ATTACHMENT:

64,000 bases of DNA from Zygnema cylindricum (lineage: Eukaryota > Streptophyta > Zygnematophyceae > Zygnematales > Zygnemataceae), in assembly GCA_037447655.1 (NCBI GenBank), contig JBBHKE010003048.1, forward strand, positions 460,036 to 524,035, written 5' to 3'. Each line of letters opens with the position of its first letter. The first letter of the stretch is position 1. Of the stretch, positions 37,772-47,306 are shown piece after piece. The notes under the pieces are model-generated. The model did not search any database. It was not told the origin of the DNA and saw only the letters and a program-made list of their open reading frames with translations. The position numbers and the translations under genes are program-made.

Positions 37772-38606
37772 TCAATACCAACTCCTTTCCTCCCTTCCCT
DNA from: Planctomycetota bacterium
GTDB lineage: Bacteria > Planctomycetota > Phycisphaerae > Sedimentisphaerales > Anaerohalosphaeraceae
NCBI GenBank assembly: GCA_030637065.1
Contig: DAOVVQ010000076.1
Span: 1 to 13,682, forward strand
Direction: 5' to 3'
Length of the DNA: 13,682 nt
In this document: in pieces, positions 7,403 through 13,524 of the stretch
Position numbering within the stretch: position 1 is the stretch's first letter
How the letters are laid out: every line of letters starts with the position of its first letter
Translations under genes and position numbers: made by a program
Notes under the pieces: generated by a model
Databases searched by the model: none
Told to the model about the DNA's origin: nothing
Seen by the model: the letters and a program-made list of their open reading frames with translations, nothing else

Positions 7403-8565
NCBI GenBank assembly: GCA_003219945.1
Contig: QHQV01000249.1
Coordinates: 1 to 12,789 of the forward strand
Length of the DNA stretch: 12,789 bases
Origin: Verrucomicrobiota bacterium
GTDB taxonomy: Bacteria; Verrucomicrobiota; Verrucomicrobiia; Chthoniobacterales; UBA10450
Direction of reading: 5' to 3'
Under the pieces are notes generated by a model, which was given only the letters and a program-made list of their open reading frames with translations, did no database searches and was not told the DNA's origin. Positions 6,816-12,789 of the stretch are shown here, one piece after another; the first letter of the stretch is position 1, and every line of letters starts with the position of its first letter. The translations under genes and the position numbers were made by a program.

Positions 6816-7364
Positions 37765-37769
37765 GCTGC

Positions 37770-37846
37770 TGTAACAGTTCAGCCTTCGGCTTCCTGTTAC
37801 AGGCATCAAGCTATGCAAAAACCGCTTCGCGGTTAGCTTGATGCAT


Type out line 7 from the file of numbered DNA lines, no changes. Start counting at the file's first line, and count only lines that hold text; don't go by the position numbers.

Contig: DAOVVQ010000076.1